On 17 December 2008, the European Parliament adopted the EU's '20 by 2020' climate change package. The package aims to ensure that the EU will achieve a 20% reduction in greenhouse gas emissions, a 20% improvement in energy efficiency and a 20% share of renewable energy in the EU energy mix by 2020.


Following the votes in the Parliament's Environment and Industry committees in September and October 2008 and several rounds of informal negotiations, Parliament's delegations achieved agreements with the French Presidency of the Council on all six proposals:

  • The revision of the EU Emissions Trading Scheme (EUETS);
  • The 'effort-sharing' decision;
  • The Carbon Capture and Storage (CCS) legal framework;
  • The Renewable Energies Directive;
  • The Regulation of CO2 emissions for cars; and
  • The Fuel Quality Directive.


The Directive on the revision of the EUETS is a 'key tool' for achieving the EU's aim of reducing its greenhouse gas (GHG) emissions by at least 20% by 2020 from 1990 levels (30% in the event of an international agreement).

The current ETS covers for example, power stations, oil refineries and factories making cement, glass, lime, bricks, ceramics and pulp. The Commission has proposed to extend its scope to include new industries (e.g. aluminium and ammonia production and petrochemicals) and two further gases (nitrous oxide and per-fluorocarbons).

The revised ETS Directive will apply from 2013 to 2020 and should lead to a reduction in GHGs of 21% compared to reported 2005 levels. It will also introduce auctioning of permits, although includes several exceptions as advocated by the European Council on 12 December 2008. These include a transitional free allocation of allowances in the power sector which apply essentially for the new Member States. This must decrease to 0% by 2020. Further, for the manufacturing sector, auctioning will be phased in gradually - in 2013 it is to receive a free allocation of 80% of allowances, decreasing to 30% by 2020 leading to full auctioning in 2027.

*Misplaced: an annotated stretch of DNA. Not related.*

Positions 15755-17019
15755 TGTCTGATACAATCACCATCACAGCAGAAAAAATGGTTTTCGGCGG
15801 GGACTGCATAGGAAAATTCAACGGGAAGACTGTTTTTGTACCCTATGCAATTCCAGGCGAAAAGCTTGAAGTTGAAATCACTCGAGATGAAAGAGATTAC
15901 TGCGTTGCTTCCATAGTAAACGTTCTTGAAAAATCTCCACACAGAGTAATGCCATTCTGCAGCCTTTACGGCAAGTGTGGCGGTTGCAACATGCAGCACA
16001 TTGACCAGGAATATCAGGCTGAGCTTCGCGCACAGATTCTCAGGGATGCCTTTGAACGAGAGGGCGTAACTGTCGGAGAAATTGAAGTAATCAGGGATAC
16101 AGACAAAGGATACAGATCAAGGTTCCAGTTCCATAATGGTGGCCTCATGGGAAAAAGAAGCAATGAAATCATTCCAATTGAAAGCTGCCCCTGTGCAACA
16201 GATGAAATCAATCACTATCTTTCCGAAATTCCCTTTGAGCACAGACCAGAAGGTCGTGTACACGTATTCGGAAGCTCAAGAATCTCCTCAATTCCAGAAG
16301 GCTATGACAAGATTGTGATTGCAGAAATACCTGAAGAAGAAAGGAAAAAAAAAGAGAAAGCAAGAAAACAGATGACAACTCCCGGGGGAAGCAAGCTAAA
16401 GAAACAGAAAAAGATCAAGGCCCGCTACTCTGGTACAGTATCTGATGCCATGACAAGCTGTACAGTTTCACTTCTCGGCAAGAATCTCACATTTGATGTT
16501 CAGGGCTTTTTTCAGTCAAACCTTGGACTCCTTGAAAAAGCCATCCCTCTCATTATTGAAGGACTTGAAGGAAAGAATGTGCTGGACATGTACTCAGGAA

Other amendments include the use of auction revenues to adapt to climate change in the EU and in developing countries, the limitation of use of credits to 'offset' emissions to 50% of EU-wide reductions and the inclusion of international maritime emissions if no agreement has been made by the International Maritime Organisation by the end of 2011.


The 'effort sharing' decision will set binding targets for each EU Member State to reduce GHGs from non-ETS sources (e.g. road and sea transport, buildings, services, agriculture and smaller industrial installations) between 2013 and 2020. These sources currently account for about 60% of all EU GHGs.

The decision aims to reduce these emissions by 10% overall, so as to contribute to the 20% total reduction by 2020. The effort sharing decision is the first of its kind worldwide.


Emissions from power plants account for around 40% of all CO2 emissions in the EU. To cut their CO2 emissions, industrial installations and power plants could in the future use new technology to capture C02 and store it in geological formations.

In March 2007 the European Council advocated building at least 12 commercial demonstration facilities by 2014 to test the permanent underground storage, but funding had yet to be secured. MEPs therefore proposed to award ETS allowances to large-scale CCS projects in the EU. The agreement reached during December 2008 foresees that up to 300 million allowances will be set aside to help stimulate the construction and operation of demonstration projects.